With her 52nd goal of the season, Corriero now holds the all-time record for most collegiate goals scored in a single season, passing Tammy Shewchuk ’00-’01, who set the former record of 51 goals during the 1998-99 season. The goal also gave Corriero her 254th career point, passing Angela Ruggiero ’02-’04 for fourth on Harvard’s career scoring list. Add to this that she helped lead her team past Clarkson to the ECAC semifinals, and you start to wonder just why Corriero wanted to get this weekend over as soon as possible.
The play started with a collective Harvard effort to keep the puck in the Golden Knights’ zone, allowing senior Ashley Banfield to fire a shot on net. Freshman Laura Brady, standing beside the left post, took a swipe at the rebound but was stopped by Clarkson goalie Kira McDonald’s blocker. Then the puck squirted out beside the right faceoff circle, where Corriero stood in striking position.
Like so many of her other goals, No. 52 wasn’t going to come easy. While Clarkson defenseman Meghan Park guarded Corriero, Golden Knight winger Ashley Shaidle had already started skating over from beside the right post in pursuit of the puck.
Without much time to think, Corriero backhanded the puck—and sent it over McDonald’s right shoulder, stick-side into the top left shelf of the net.
“It’s more of a reaction, just trying to get your stick on the puck and just get whatever you can to the net,” Corriero said. “It’s not like I was picking the corner—I was being taken out of the play. So I was just trying to get something on it.”
“I sort of joked with her that her record breaker was her backhand, that famous backhand,” Harvard coach Katey Stone said. “It was great.”
On the ice, the celebration looked like you might expect. As soon as the red light flashed behind the boards, Corriero’s teammates mobbed her as she raised her arms in the air. Especially happy was Banfield, a long-time friend who grew up playing on the same line as Corriero. Banfield not only received the second assist on the record-breaking goal, but she recorded assists on goals No. 50 and 51 Friday night.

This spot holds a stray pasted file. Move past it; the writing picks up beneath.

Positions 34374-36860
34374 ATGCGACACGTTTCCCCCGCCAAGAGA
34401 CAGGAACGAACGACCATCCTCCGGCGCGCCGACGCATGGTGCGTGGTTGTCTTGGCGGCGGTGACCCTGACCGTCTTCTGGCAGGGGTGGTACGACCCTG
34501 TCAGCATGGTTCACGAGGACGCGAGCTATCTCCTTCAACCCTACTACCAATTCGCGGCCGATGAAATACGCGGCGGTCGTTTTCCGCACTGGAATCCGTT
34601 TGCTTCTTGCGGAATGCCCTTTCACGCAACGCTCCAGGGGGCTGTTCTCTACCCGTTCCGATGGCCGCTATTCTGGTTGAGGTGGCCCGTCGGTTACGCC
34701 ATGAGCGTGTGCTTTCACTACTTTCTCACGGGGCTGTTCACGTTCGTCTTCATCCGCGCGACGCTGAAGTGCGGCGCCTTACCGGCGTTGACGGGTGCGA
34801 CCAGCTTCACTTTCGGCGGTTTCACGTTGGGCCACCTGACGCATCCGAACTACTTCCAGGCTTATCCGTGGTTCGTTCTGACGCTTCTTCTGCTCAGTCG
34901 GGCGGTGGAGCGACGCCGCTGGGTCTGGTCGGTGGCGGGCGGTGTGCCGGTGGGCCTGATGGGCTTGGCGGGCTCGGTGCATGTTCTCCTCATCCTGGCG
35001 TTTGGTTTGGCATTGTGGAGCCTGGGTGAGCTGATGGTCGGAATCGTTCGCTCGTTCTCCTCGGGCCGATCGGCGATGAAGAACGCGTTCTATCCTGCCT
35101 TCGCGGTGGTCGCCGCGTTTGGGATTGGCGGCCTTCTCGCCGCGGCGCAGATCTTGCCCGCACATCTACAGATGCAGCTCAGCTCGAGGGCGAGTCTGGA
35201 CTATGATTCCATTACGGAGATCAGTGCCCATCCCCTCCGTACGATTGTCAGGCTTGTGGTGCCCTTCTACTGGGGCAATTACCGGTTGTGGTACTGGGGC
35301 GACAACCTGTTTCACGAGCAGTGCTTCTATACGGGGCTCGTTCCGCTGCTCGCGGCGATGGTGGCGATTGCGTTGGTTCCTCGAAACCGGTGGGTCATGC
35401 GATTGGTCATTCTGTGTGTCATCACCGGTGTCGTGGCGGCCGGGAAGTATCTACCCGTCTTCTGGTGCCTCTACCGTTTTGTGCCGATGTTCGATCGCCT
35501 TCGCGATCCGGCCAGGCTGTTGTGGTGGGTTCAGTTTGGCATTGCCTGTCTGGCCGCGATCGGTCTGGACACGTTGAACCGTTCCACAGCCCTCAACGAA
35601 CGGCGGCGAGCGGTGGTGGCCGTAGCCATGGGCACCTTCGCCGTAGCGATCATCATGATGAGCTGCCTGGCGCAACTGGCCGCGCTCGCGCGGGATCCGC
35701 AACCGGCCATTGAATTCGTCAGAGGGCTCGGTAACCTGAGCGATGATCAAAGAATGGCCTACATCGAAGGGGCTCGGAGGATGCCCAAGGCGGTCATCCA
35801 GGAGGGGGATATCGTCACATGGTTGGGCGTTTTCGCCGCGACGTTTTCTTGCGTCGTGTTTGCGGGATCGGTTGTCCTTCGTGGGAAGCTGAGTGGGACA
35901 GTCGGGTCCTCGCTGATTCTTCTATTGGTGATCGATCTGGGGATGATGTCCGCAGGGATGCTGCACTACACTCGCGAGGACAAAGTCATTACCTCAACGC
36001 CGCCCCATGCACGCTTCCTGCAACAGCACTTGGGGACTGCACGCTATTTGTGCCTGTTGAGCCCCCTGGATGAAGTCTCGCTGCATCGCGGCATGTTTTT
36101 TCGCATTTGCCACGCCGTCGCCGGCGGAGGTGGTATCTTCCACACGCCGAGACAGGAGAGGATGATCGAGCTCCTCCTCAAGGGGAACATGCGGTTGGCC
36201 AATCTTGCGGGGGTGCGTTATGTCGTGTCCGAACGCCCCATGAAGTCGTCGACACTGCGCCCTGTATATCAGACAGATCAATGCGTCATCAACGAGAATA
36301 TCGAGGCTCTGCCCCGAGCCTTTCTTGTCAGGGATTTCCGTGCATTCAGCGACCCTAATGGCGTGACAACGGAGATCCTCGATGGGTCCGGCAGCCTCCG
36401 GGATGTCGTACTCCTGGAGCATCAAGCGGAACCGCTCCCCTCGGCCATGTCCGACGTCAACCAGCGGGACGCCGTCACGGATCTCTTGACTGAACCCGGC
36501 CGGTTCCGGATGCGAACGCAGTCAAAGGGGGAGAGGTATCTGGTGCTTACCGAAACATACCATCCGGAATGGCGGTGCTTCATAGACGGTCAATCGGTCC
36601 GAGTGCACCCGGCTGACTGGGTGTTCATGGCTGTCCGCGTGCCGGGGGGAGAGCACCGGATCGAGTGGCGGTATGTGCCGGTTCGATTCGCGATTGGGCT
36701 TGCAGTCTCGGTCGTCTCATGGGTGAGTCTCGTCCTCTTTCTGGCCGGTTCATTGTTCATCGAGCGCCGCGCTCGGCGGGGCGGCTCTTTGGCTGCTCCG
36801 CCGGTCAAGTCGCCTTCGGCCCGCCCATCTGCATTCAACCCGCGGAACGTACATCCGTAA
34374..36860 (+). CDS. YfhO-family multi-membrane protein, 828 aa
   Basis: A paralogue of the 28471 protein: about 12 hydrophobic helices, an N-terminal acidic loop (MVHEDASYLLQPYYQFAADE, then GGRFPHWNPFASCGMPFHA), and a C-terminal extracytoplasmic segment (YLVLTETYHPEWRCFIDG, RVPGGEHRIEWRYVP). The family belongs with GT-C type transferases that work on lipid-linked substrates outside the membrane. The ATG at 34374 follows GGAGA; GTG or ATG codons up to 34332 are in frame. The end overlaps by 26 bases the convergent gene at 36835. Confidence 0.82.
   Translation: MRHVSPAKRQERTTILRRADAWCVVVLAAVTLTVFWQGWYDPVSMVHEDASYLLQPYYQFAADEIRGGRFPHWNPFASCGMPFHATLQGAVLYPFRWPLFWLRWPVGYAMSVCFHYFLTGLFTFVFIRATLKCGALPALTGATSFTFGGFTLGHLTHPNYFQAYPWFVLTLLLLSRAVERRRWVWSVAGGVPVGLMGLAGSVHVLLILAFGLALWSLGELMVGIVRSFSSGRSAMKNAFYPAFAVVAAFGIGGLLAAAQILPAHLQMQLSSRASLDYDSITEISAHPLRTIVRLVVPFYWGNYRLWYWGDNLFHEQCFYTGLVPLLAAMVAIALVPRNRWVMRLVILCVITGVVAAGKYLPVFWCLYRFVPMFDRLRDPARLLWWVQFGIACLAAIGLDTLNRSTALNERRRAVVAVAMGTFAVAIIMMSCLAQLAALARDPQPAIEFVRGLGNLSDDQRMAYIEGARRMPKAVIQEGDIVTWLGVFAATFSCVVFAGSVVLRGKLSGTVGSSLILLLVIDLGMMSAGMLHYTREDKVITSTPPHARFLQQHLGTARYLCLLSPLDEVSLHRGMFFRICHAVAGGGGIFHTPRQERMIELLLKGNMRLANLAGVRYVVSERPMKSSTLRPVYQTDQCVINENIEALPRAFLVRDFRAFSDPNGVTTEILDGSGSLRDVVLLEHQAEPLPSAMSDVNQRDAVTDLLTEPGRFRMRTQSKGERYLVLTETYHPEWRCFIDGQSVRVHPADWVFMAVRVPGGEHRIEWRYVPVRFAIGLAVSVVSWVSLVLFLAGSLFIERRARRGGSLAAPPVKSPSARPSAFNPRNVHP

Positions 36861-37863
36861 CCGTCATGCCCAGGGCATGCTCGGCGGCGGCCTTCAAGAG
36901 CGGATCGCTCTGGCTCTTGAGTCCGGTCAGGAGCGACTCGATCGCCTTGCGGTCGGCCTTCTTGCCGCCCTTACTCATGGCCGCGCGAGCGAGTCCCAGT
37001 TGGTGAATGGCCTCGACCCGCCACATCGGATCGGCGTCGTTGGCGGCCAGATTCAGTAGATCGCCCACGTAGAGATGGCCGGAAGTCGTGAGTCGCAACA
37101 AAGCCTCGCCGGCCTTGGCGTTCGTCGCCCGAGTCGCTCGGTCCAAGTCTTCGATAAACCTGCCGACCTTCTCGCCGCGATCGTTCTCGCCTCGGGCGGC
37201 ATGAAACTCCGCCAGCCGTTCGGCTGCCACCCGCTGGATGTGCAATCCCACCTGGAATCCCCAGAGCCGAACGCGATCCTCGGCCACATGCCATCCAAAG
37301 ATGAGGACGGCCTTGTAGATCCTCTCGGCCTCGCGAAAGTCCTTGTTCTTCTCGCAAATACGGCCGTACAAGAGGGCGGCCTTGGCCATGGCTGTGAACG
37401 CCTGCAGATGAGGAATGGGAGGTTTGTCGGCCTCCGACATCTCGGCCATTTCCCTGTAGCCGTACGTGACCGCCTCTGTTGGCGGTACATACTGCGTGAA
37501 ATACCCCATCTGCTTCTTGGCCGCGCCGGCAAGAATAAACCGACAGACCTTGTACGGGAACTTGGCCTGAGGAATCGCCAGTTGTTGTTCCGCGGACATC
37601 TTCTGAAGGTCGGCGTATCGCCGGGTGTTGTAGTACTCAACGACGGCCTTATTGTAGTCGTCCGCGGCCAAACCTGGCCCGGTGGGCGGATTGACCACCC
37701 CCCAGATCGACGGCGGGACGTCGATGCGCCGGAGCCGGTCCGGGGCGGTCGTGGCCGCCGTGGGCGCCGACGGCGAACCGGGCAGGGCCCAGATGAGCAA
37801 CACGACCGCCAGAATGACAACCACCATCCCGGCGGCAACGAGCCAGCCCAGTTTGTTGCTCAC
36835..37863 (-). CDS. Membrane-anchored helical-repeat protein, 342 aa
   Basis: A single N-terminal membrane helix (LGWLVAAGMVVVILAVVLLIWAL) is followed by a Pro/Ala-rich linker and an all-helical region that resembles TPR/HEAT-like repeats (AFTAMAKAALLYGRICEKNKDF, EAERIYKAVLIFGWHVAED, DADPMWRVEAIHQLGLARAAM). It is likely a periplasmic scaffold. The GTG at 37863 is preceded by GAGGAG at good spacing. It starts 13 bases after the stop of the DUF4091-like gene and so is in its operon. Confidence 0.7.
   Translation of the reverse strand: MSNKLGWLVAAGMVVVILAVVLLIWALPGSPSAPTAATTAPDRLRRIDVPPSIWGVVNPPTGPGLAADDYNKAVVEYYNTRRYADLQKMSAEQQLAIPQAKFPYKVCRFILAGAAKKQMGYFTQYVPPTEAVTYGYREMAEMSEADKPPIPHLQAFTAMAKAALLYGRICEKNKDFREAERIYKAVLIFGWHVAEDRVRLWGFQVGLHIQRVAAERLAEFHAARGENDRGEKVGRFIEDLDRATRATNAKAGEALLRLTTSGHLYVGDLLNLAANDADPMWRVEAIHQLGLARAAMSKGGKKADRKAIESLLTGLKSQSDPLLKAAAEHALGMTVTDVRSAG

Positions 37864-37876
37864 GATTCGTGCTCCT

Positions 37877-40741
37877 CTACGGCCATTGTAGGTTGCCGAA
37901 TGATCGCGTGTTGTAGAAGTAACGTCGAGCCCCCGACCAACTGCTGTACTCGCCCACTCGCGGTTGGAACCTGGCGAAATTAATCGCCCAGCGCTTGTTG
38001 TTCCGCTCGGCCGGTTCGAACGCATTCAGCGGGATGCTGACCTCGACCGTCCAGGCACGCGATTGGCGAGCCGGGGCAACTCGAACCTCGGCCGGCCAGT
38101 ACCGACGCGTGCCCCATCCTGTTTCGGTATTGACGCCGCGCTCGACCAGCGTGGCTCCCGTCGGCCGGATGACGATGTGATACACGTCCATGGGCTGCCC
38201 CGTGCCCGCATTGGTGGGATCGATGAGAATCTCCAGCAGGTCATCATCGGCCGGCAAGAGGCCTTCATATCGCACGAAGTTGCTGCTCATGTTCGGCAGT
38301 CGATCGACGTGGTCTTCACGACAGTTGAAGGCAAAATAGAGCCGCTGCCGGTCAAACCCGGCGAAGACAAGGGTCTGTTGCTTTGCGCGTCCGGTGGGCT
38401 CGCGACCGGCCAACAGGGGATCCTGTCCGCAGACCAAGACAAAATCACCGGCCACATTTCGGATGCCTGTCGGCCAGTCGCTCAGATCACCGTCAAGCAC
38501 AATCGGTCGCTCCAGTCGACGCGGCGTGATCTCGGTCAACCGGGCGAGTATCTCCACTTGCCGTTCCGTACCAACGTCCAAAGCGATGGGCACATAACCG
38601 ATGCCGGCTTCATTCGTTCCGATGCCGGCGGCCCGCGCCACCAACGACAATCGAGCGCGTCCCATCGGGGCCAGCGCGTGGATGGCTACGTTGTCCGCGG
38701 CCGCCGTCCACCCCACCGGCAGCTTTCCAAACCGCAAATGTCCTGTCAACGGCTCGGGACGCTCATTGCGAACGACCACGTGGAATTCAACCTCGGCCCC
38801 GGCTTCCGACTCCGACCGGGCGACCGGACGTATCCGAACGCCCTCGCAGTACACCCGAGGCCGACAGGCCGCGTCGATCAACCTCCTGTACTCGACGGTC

In addition to the obvious thrill that accompanied breaking the record came an unnoticeable, but equally emotional, collective sigh of relief. Few knew just what it really took out of Corriero and her team to get there.
For most of the weekend, the quest to score the goal and break the record hung over her head like a dark rain cloud that followed her wherever she went and refused to go away.
“You can’t ignore something like that. At the beginning of the game it was something that was on my mind at times, like if I was coming in on the goalie,” she said. “I think that it’s natural—it’s hard to ignore something like that. It’s just a matter of working through it and not changing yours style of play.”
After Friday night’s 5-0 blanking of Clarkson, Stone voiced her displeasure at what she saw as a complete distraction for Corriero and the rest of the Crimson.
“I know that she and I both wish she had broken it tonight because it’s hanging over her head and you could see it,” Stone said. “She gets one and then—get it over with. Records are meant to be broken. You’ve got to let the game come to you. You can’t force things, especially in hockey. She’s got to get this thing over with so we can just play with a little bit of a lighter step.”
Throughout the first game of the series, Corriero’s desire to tie and then break the record was painfully visible, as was her teammates desire to feed her the puck on each and every drive she was a part of. Shots and passes were forced with good intentions, but with the wrong mindset for a team prepping for a run at the ECAC Championship and the Frozen Four.
“I think everybody’s pushing, everybody’s trying to give her the puck, and she’s hanging onto it too long and we’re staying out there too long,” Stone said after Harvard’s win Friday night. “I’ve seen it happen—fortunately and unfortunately, it’s happened here because we’ve had some record-breakers, and you want to just get it finished so there’s a sense of relief. And then you can just focus in on what’s most important—team play.”
Corriero agreed in full with her coach. Without making excuses, she spoke plainly and even took responsibility for most of the team’s distraction.
“I think everybody was trying to get me the puck or trying to set me up,” she said. “Overall, we were working hard, but we needed to execute what’s best for the team, not what’s best for an individual player, whether it’s me or anyone else for that matter.”
Corriero pulled through, rising to the occasion not only to break the record, but also to lead her team to victory once more. For her efforts, her name sits atop the goals-scored record for the time being.
But her reward is staying focused on what she’s been playing for all season long—not breaking records or scoring goals, but winning games and ultimately, a championship.
“From here on out, it’s not about goals. It’s about playing Harvard hockey.”
—Staff writer John R. Hein can be reached at email@example.com.